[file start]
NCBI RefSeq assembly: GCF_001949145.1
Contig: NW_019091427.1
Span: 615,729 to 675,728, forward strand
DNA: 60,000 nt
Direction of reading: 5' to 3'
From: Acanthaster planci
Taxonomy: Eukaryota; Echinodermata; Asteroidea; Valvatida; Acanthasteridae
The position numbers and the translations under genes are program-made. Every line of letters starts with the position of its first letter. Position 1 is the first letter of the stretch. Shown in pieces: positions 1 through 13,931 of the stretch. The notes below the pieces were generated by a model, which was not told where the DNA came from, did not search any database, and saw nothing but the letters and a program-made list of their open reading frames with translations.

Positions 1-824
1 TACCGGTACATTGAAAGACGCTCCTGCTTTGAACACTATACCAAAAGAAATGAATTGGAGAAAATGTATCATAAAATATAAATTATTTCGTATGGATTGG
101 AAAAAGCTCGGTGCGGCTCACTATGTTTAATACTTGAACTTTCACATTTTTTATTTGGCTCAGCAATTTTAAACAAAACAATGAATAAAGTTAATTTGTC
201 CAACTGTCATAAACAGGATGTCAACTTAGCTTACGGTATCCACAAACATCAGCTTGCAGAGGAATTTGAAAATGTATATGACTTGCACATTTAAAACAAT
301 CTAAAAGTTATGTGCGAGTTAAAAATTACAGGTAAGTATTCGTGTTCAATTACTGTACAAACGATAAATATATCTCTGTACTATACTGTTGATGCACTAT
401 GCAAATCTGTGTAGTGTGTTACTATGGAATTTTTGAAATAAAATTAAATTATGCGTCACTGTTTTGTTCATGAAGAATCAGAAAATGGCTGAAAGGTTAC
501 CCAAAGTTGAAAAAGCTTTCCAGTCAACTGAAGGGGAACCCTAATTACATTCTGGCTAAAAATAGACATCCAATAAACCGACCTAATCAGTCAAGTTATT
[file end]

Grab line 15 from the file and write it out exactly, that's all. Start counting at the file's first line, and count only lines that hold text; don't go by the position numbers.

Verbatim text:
501 CCAAAGTTGAAAAAGCTTTCCAGTCAACTGAAGGGGAACCCTAATTACATTCTGGCTAAAAATAGACATCCAATAAACCGACCTAATCAGTCAAGTTATT